Considering who to work with as a financial advisor is an incredibly important decision. According to Northwestern Mutual’s Planning & Progress Study 2018, money was the leading cause of stress for 44% of those surveyed, with relationships and work far behind at 25% and 18% respectively.1 While a financial advisor may be able to help alleviate some of this anxiety, figuring out who is qualified and appropriate for your situation provides its own unique hurdle. Where do you begin? A good place to start is to look for an individual who is a Certified Financial Planner™ practitioner. While this doesn’t guarantee they are competent, there are advantages in working with a CFP® practitioner that we will explore further below.
1: Fiduciary Standard
Perhaps the most compelling reason to work with a Certified Financial Planner™ practitioner is the fact that they are held to a fiduciary standard. Straight from the CFP® Board's website "The Standards require that all CFP® professionals who provide financial planning services will be held to the duty of care of a fiduciary."2 What this means is that when an advisor is providing financial planning services they are required to give advice that is in your, the consumer's, best interest and not their own. The significance of unbiased advice cannot be overstated. it is important to note, however, that this fiduciary standard only applies to "financial planning services." It is still possible to work with a Certified Financial Planner practitioner who is solely engaged in selling you a product, and no financial planning, where this fiduciary standard does not apply. Although, even if financial planning services are not involved, a Certified Financial Planner practitioner is still held to a (lower) standard of putting the interest of the client above their own.2
Not just anyone can become a Certified Financial Planner™ practitioner. For someone to officially be able to use the marks they must complete a rigorous education program and pass a standardized test by the CFP® Board. Before being allowed to sit for the exam the financial advisor must have completed and passed a college-level program in personal financial planning.3 These areas of study include insurance, investments, tax planning, retirement planning, estate planning, and more! This gives a Certified Financial Planner practitioner a comprehensive understanding of financial planning, not a specialization on just one topic. If that wasn't enough, for a financial advisor to officially use the marks, they must also hold at least a bachelor's degree, and have passed a rigorous 170 question 7-hour exam!4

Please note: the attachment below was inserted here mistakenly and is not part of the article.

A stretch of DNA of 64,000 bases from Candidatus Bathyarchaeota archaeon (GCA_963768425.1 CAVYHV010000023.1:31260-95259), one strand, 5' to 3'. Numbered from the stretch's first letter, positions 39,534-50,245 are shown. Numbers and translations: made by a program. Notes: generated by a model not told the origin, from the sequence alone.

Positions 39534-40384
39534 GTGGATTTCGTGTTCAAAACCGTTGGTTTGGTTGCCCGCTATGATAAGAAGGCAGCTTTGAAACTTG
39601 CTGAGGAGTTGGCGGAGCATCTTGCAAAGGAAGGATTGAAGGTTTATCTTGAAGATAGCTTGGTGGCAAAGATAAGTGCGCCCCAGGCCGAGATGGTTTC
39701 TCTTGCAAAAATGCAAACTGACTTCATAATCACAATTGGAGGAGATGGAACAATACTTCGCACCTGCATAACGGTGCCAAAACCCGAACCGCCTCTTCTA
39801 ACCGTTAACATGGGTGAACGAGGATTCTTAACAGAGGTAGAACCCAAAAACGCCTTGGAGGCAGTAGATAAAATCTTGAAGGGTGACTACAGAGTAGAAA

While book smarts are nice, often experience is what puts everything together. You could read every book in the world on how to drive a car. But until you get behind the wheel and experience it first hand, you're probably not going to be a great driver. That's why the CFP® Board also includes an experience requirement for any financial advisor. An advisor is required to have at least 6,000 hours (3 years) of experience on their own performing financial planning or 4,000 hours (2 years) of experience through an apprenticeship program directly supervised by another Certified Financial Planner professional.5 The background knowledge and experience go hand in hand. Both must be met before someone can call themselves a Certified Financial Planner practitioner.
Everyone who calls themselves a CFP® practitioner are governed by a code of ethics and practice standard. More details about these standards can be found on the CFP® Board's website here. Failure to abide by these standards can require an individual to relinquish the use of the marks. The board takes complaints directly and, if warranted, investigates them to determine if action is necessary. In addition to that, individuals are also required to disclose any bankruptcies or felonies. This level of transparency and enforcement helps maintain the credibility of those who are allowed to use the CFP® mark.
5: Continual Improvement
Even with all the work that someone puts in to finally call themselves a Certified Financial Planner™ practitioner, it's still not enough. Laws change, new products are introduced, strategies evolve, and people expect their financial advisor to know these things, as they should. This requires continual education for those advisors who hold these marks. At a bare minimum, a Certified Financial Planner practitioner must complete 30 hours of continuing education (including at least 2 hours of ethics) every 2 years.6 This, to some degree, ensures that financial advisors are up to date on the changing times and strategies involved with comprehensive financial planning.
Choosing a financial advisor could be one of the most important decisions of your life. You want to ensure you're picking someone who is competent, and who you can trust. While not everyone who is a Certified Financial Planner practitioner is a good advisor, filtering your options by those who hold the marks will likely weed out many of those who are not qualified. It is always important to do your research and search for the individual you're considering to find if there are any red flags about them online. Lastly, if you want even more bang for your buck, look for a Certified Financial Planner™ practitioner who is also fee-only. For more information on what fee-only is, check out our previous blog here.